Have you ever looked at your compact disc, book or DVD collection and asked yourself what you would ever do if someone broke into your home and stole it all ? Or if you were the victim of fire or flooding ? I have.
Unfortunately for me, my collection is extensive so I couldn't manage to find the time to catalog everything for my insurance company. Not as extensive as some of you guys, i'm sure. But enough to take a few tedious hours to compile, even
if I had cut & paste my collection from an online database like Gracenote CDDB.
Like Kix Software's "Music Catalog Master" with CDs and vinyl, this software searches online databases for information on the CDs, DVDs, Books, Software and Games in your collection. But unlike Music Catalog Master, you can't use your CD-Rom or DVD-Rom to catalog them - You've got to either punch in their UPC codes manually or use a webcam to scan these UPC codes into the program. And the sources for information used by these programs are different - Music Catalog Master uses Gracenote CDDB, the source used by the most popular XP media players, while Mediaman uses the Library Of Congress and the Amazon subsidiaries for information.
Mediaman's sources has its advantages and disadvantages. They're fine for most books and DVDs. And the program does import graphics from these sites into your catalog. But i've unfortunately run into some problems with some CDs that are not listed at the Library Of Congress or at the Amazon subsidiaries. The Library of Congress listings are mostly dedicated to American releases while the Amazon subsidiaries don't list products they don't or no longer sell.
Then there are the listings that contain incorrect UPC codes and entries that do not contain UPC codes, at all. This requires the user to manually search the databases via the program, using either the artist/band's name or album title. This works fine provided that the CDs you're cataloguing aren't limited editions or imports that contain extra tracks, bonus material or special artwork. I was able to catalog several foreign releases that were listed in the European and Asian Amazon subsidiary databases though.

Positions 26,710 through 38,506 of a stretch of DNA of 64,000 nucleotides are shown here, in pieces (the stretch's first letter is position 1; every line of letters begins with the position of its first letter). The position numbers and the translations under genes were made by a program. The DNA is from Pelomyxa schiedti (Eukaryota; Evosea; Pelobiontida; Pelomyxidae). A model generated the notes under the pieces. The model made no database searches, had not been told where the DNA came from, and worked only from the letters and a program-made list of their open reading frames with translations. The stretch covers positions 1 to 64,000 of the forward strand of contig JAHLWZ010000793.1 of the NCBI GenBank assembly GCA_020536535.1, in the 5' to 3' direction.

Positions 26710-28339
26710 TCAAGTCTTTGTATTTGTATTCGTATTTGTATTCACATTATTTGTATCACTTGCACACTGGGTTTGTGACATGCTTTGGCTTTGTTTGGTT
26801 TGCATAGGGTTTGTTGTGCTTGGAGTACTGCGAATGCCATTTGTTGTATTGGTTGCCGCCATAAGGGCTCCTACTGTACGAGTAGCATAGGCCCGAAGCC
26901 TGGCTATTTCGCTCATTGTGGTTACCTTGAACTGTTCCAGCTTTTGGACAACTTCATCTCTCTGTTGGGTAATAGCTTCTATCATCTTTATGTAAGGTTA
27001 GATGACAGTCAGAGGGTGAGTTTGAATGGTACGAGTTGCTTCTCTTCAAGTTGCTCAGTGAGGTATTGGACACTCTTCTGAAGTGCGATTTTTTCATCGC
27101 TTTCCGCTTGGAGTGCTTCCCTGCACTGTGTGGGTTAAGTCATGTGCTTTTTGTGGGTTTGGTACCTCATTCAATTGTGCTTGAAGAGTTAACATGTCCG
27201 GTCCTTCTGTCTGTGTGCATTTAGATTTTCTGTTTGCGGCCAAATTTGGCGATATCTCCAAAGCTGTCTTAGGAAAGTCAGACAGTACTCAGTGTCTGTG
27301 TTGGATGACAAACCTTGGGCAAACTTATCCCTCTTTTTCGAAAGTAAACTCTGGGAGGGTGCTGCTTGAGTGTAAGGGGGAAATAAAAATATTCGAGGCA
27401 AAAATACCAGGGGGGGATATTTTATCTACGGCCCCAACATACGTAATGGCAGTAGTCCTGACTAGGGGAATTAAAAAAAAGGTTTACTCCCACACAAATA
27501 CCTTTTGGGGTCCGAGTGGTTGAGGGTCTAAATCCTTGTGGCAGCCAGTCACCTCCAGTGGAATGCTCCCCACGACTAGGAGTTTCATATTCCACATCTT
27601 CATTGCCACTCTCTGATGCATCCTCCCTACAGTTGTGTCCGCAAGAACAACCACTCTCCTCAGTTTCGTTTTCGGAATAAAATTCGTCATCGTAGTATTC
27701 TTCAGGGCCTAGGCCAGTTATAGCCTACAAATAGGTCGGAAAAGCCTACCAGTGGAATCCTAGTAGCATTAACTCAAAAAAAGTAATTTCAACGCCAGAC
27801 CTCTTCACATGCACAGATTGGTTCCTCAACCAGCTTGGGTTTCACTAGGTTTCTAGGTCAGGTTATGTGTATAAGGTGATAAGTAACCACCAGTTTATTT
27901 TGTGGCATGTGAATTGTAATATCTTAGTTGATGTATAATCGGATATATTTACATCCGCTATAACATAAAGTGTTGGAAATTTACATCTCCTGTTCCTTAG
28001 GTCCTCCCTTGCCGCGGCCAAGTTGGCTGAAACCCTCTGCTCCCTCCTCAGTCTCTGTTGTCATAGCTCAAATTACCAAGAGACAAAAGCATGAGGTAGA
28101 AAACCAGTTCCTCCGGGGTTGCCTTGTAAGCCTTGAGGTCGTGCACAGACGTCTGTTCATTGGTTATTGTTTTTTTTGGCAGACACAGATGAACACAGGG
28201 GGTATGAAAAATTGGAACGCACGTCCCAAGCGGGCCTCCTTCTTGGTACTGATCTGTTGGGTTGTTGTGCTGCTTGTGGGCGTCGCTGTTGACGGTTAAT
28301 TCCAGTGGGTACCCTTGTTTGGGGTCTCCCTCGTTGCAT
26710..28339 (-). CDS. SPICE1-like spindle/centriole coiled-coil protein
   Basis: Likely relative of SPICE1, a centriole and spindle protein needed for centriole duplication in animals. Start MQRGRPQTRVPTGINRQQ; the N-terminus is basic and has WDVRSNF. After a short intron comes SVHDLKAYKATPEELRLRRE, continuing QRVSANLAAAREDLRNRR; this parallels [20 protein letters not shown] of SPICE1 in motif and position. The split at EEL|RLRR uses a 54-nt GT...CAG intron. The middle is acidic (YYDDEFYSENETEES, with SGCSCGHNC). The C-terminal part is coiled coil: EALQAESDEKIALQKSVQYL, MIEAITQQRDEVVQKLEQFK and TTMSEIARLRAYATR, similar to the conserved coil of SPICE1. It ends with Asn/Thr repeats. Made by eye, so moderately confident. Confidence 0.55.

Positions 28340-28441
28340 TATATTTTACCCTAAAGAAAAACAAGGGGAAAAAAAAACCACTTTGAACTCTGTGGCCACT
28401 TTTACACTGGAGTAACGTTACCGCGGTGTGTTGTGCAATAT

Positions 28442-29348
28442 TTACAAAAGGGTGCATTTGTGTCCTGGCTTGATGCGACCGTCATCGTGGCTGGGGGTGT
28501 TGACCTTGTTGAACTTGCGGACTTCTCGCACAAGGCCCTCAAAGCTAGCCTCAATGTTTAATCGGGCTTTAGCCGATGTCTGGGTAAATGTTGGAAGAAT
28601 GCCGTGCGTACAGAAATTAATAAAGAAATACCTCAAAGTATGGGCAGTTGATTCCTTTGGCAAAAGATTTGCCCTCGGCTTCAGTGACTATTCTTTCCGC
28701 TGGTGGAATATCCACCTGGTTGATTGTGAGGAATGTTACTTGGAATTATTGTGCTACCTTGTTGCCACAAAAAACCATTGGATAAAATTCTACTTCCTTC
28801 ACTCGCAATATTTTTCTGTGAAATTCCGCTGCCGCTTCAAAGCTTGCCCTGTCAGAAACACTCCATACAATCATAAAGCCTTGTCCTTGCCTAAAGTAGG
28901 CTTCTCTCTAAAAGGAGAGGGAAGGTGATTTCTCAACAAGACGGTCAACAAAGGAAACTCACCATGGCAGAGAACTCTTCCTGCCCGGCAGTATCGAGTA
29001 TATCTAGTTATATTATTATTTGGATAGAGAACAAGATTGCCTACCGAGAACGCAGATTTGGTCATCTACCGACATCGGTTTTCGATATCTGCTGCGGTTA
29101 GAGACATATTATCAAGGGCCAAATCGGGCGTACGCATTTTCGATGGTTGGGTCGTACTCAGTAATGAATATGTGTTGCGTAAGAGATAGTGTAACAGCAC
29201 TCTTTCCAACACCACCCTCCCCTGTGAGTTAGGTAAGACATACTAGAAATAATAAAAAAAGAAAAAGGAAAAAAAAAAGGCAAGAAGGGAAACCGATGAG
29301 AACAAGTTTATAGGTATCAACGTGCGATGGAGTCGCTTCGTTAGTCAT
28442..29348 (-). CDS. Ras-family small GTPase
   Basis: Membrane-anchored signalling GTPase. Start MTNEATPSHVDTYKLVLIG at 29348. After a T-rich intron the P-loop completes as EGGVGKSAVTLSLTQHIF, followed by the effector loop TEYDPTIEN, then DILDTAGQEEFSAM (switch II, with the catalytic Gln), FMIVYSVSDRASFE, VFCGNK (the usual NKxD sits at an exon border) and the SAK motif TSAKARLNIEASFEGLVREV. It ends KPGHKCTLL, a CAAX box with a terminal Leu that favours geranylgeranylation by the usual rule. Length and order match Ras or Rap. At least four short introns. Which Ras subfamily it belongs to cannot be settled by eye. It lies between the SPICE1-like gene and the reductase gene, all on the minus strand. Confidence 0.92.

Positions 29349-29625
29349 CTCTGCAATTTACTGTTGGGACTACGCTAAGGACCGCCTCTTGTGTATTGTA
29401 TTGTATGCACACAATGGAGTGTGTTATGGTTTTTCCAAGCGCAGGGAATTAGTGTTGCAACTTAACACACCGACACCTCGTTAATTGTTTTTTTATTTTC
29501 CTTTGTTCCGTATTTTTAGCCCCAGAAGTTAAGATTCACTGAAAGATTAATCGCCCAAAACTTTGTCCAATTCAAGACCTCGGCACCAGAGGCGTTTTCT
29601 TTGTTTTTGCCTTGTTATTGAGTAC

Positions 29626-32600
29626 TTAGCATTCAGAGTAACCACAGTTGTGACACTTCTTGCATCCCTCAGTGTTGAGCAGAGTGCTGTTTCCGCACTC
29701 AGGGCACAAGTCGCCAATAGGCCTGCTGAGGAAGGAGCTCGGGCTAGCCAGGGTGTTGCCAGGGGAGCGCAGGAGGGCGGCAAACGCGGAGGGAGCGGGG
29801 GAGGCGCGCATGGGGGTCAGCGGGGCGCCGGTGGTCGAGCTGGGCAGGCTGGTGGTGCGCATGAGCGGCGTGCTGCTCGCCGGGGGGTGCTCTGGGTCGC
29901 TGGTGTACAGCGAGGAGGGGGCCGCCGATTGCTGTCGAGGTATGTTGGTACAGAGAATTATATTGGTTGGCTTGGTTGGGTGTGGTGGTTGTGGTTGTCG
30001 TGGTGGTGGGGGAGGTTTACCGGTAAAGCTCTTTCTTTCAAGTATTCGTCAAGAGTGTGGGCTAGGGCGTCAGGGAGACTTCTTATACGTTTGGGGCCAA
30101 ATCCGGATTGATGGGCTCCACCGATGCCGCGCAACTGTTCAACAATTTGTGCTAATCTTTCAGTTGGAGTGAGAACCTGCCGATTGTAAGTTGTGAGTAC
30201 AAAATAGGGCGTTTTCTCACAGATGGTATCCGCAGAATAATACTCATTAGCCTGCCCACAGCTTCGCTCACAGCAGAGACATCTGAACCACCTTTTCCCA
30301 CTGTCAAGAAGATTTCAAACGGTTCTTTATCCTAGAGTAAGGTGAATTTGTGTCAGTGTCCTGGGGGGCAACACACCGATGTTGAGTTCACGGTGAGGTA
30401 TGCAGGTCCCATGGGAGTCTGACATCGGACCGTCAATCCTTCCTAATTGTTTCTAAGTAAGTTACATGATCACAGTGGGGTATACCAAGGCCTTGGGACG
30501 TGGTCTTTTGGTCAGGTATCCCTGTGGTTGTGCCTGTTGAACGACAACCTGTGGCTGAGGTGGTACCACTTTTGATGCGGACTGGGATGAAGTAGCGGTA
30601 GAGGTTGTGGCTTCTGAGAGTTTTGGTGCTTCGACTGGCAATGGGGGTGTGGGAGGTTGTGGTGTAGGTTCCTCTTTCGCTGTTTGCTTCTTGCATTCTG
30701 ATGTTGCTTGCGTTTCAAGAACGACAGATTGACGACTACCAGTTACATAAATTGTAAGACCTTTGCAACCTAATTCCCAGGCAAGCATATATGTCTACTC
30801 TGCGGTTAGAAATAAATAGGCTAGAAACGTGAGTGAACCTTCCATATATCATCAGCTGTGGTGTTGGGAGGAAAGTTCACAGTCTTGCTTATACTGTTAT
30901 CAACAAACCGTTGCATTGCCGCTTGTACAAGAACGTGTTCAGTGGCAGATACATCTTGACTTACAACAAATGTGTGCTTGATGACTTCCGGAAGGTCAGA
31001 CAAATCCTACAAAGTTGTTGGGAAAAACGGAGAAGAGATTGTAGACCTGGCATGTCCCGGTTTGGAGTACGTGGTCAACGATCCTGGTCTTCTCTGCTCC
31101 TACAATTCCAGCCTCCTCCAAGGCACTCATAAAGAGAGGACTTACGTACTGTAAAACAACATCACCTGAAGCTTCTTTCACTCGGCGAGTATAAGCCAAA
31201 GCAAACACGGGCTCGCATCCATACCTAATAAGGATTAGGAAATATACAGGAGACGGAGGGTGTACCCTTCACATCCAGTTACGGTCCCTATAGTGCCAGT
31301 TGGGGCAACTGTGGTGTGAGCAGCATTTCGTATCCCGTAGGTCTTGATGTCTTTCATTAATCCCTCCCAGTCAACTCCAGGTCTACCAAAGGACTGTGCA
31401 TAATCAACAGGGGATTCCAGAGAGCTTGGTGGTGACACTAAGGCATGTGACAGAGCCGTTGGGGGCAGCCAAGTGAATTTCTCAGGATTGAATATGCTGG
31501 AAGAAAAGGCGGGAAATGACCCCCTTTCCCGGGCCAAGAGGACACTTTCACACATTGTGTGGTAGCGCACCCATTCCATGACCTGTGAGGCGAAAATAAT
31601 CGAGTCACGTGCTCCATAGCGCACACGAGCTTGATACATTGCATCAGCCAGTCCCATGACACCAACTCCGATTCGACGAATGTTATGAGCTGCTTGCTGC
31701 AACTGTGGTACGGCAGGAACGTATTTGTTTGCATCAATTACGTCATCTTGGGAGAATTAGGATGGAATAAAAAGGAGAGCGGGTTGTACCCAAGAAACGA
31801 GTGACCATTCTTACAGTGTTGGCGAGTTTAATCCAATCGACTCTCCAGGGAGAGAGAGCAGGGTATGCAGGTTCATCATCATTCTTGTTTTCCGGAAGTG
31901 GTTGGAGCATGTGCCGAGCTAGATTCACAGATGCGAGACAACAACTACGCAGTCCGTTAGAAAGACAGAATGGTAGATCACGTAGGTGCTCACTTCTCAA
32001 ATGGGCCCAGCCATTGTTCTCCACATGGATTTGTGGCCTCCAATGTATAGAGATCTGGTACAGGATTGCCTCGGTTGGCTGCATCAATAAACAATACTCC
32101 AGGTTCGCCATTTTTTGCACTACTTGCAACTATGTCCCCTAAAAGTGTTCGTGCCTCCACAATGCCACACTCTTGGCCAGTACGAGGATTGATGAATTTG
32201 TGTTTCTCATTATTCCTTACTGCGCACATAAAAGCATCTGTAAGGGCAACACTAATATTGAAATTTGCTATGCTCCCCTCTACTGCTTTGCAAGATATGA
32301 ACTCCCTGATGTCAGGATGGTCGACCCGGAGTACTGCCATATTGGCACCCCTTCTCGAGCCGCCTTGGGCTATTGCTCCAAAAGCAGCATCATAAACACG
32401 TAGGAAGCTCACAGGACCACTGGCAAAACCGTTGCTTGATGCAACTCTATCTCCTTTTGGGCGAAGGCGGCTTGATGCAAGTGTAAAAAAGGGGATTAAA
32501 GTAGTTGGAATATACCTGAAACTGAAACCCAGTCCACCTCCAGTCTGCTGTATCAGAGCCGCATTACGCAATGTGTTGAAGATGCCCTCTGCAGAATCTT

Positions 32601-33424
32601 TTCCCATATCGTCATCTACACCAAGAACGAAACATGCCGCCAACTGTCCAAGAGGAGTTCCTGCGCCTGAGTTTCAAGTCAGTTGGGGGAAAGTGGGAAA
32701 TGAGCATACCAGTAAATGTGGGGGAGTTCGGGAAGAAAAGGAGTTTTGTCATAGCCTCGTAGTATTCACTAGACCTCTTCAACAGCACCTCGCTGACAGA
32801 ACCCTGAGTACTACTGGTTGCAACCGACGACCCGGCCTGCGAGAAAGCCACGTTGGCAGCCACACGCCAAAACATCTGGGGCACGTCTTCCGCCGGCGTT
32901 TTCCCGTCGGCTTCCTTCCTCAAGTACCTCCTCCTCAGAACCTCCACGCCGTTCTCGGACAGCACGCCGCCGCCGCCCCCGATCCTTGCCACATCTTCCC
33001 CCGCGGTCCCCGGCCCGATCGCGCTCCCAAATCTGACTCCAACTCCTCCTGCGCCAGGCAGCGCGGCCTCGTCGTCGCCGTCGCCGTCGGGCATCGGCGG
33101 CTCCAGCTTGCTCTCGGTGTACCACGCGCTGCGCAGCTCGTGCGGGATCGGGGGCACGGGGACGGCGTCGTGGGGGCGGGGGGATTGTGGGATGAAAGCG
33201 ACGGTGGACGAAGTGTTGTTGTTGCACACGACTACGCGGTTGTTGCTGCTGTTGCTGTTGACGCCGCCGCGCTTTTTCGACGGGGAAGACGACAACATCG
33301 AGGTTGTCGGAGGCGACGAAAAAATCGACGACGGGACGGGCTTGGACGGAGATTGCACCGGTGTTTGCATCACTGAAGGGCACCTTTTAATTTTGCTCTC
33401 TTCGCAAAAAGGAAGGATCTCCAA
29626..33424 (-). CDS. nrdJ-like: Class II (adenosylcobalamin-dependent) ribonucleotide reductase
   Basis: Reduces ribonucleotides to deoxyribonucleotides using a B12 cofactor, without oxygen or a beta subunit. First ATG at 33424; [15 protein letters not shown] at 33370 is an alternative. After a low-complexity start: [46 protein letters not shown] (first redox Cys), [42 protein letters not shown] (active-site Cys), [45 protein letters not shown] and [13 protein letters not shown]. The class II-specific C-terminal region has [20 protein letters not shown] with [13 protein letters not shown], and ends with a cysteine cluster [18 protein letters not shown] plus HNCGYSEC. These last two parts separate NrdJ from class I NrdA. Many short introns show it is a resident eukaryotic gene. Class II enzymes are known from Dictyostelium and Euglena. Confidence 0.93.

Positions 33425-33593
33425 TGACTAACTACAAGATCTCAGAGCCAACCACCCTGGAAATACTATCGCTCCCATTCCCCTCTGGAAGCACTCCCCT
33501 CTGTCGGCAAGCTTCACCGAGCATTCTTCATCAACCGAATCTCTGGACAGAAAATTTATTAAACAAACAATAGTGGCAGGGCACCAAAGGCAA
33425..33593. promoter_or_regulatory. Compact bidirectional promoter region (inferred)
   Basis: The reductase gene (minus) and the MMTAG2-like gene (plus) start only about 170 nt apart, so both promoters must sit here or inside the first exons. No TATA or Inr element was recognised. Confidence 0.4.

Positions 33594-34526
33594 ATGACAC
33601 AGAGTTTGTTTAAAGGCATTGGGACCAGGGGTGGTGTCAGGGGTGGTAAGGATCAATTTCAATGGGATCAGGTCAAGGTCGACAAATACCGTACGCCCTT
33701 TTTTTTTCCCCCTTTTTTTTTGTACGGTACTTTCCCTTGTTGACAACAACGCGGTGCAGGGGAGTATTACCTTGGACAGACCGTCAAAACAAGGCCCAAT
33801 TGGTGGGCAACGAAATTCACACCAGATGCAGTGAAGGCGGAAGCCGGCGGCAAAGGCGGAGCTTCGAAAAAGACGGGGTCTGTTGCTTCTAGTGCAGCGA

Other that the source limitations, i've also had problems scanning many UPC codes. Apparently some webcams aren't as compatible with the program as others. But I was able to connect a video camera to my ATI All In Wonder Radeon and trick the program to see it as a webcam :
Mediaman - ATI All In Wonder Bypass
- Connect video camera to video card as instructed by All In Wonder manual
- Place camera on tripod or on stable surface
- Turn Computer & Video Camera on, setting your video camera to camera mode
- From the Ati Multimedia Center, activate the TV application
- Change the television signal from television to composite, as instructed by the program's
- Exit the TV application (May cause conflict with Mediaman)
- Activate Mediaman and Scan Away
The above procedure allowed me to scan a good percentage of UPC codes - Approximately 55%. But this low result could have been caused by the low lighting conditions so you may want to improve your rooms lighting to get a better reception.
And note that some cameras will automatically turn off or go to demo mode when they aren't recording. You can reduce the inconveniences associated to these functions by changing your video camera's settings.
Mediaman includes an export wizard that allow users to export all or some of the information they've collected in their database to several file formats, including the rich text and html file formats.
Items in a person's collection are placed within one of six categories, to which information is added within fields that can be edited and/or omitted from the resulting exported file. This allows Mediaman users to save on ink, by removing information they don't want printed.
In conclusion I recommend this program to anyone that has a large CD, DVD or book collection. The menus are well designed and the programs functions are easily accessed, though users of this program should learn the proper procedures to add items to their collection. I unfortunately failed to choose the correct media format to search while using the Amazon Importing Wizard and it failed to recognise many of my CDs.
The program itself is sold online for $39.99 in American funds but this both includes updates for life and licences for use on two computers. A 30 day, fully functional demo is available from
the programs official site.